I woke up early this morning because I was feeling fat.
Not because of the beauty of the slightly misty morning, not because it would be an amazing experience to stride along with my sister to the garage and talk together about Life, not because of the example of the disciplined dogwalkers also up early. Although all of these things did happen along the way, they were merely an intriguing byproduct of the knowledge that my goal of lost weight hasn't been reached. (The budget doesn't cover new clothes.)
Sometimes, people's lives are completely changed because they're out of work and need a new car, so they begin some garage business and make a fortune in the next 15 years. All adulation and glory when you reach the finish line, a lot of tears and heartaches and late nights up trying not to worry until that happens. Or, someone finally hears the gospel call because it is previewed by the very real threat of hellish death. Talk about a trailer for a film that no one wants to see!
C.S. Lewis wrote, at the end of "Surprised by Joy", that joy itself is a byproduct - when he searched for it, it eluded him and frustrated him. He would see it, run after it to grasp it, and joy would melt out of his hands like the morning sun - burning his fingers along the way. When he plodded after pursuing the very real person of Christ, joy did come - but intermittently, along the road toward eternity. (I'm listening to U2's song "Beautiful Day" as I write - the line "After the Flood, all the colours came out" is particularly appropriate here.) If you haven't seen the film "The Road", it's a beauty-out-of-ashes story of a man's love for his son; great relationships are like that, forged out of hardship and toil.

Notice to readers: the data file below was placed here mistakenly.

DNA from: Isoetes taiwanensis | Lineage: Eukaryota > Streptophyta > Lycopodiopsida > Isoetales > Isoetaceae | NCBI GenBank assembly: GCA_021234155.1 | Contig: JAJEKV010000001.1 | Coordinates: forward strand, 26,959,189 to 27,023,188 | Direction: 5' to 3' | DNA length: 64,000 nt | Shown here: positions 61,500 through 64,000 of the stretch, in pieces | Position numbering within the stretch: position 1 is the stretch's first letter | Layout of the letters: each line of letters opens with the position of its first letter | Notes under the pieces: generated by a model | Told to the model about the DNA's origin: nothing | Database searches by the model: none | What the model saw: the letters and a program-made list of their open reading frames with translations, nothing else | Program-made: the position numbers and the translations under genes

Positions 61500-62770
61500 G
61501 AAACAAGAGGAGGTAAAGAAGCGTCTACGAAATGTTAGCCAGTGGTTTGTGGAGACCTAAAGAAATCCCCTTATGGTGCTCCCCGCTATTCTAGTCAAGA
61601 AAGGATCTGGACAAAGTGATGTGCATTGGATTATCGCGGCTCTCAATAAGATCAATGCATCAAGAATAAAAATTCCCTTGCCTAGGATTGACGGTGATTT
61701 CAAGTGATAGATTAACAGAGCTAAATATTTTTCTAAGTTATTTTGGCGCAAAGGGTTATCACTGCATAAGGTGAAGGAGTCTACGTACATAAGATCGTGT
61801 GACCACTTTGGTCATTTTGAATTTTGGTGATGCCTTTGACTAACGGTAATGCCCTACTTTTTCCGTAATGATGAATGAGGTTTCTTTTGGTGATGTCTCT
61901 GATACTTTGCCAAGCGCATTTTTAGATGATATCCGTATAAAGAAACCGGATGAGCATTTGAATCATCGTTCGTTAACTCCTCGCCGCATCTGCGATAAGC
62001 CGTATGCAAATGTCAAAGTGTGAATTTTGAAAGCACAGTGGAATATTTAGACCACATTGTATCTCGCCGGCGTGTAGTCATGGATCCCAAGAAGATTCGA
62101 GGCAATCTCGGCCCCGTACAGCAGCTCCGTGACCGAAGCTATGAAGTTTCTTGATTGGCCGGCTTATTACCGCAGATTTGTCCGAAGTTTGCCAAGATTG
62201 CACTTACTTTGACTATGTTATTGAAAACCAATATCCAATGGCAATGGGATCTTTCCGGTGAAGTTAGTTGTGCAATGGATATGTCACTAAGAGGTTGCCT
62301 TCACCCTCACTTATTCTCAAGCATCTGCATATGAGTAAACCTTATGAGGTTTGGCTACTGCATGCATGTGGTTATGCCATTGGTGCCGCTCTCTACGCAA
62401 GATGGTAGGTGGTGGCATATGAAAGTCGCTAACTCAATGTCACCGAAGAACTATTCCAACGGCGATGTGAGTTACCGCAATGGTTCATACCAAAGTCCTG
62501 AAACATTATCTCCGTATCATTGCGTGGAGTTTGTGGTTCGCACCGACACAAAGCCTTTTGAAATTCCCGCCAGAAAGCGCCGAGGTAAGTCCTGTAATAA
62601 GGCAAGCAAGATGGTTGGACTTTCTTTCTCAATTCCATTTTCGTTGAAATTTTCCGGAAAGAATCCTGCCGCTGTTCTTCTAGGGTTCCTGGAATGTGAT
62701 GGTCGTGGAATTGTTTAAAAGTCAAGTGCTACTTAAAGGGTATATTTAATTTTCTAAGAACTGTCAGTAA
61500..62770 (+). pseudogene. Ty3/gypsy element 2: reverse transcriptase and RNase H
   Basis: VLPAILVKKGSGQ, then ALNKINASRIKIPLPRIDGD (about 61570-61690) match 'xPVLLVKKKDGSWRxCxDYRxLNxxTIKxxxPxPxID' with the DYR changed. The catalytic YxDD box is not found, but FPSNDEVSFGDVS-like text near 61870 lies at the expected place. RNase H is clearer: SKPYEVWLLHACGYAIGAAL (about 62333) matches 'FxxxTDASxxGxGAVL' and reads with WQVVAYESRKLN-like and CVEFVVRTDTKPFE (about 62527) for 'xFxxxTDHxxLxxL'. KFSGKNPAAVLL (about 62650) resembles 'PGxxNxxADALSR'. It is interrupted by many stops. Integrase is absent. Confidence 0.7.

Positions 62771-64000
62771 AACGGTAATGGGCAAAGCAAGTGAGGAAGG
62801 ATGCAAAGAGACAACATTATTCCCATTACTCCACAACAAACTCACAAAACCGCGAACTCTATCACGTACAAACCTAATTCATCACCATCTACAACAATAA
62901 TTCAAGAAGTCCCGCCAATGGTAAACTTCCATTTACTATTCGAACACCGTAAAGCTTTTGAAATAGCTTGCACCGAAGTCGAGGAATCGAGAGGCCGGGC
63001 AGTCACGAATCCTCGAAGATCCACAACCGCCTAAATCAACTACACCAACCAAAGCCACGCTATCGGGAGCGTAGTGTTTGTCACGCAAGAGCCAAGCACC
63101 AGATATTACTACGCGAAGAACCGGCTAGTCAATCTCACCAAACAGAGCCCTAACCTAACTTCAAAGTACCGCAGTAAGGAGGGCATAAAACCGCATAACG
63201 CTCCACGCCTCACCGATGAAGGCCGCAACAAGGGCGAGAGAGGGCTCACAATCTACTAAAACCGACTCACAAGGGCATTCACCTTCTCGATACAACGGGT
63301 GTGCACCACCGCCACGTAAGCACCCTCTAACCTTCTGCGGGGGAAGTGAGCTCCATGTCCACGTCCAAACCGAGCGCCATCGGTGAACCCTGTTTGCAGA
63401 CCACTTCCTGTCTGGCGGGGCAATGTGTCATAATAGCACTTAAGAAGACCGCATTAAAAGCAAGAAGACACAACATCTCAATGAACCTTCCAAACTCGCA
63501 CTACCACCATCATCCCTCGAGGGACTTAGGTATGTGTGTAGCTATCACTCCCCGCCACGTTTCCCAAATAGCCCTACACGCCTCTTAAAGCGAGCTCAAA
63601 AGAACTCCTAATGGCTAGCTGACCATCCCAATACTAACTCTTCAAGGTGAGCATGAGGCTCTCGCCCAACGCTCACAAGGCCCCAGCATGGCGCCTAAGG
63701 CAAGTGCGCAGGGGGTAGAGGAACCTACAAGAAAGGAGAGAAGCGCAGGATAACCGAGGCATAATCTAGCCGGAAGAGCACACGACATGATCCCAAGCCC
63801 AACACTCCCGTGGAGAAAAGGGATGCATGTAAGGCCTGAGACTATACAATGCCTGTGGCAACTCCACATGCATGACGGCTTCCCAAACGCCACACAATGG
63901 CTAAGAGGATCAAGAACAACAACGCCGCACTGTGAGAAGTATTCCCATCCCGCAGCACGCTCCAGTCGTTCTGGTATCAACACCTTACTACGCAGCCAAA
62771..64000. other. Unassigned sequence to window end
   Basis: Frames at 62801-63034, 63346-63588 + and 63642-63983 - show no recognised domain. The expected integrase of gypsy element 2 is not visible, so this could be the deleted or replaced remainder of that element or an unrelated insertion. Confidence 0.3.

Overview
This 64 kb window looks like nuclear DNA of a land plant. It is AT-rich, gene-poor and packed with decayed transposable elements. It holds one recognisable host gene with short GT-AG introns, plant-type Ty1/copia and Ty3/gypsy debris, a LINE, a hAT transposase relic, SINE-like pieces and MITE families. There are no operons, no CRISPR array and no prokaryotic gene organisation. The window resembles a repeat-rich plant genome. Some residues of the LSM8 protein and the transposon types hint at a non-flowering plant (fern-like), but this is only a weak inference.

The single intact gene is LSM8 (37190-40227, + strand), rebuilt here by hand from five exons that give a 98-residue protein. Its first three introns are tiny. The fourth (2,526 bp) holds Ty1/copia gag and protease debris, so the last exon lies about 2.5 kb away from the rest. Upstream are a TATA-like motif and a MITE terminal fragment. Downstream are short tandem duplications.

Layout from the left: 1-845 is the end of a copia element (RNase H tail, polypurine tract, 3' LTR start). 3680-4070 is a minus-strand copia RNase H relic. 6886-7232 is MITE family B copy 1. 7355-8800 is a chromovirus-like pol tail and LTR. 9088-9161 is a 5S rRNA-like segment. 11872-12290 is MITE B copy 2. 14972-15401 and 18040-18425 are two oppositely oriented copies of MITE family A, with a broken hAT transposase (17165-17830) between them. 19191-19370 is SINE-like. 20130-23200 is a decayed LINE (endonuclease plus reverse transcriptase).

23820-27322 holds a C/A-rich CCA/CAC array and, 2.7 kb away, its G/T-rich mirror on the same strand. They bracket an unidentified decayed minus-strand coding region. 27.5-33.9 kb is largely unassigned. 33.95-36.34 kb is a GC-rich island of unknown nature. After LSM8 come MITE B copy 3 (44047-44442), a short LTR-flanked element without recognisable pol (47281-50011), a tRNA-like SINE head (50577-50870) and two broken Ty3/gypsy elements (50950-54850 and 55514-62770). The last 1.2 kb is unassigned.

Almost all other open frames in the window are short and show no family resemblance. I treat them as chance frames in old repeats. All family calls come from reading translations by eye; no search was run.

My sister and I have now spent three months together in Scotland. Because of all of the late nights and weeping sessions and prayer times and films laughed at together, we have a host of great memories and funny insider jokes. If we tried to shortcut the process and just skip past all of the times where our conversations went nowhere and feelings were hurt, there would be very shallow memories of no enduring depth. I call it the "Dust to Glory" sequence; man is born from dust, but God propels him to glory through the dust. If you fall into the snatching routine, as Satan tempted Jesus to do in the desert, and shortcut the process of birthing pangs of joy - you might gain the world for a time. But you will lose your own soul along the way.
The walk today was a great success - trees blooming in pink and white, dogs frisking around in deep green grass, random red rubber bands strewn along the walkway, large-eyed children staring up from prams. And mist to cover it all with an air of mystery. Every once in a while, the sun would break free of the clouds and shards of light would pierce the field, as if the Creator couldn't bear to shroud the living in gray any more. John Piper is right - "joy is that for which suffering is preparing us".
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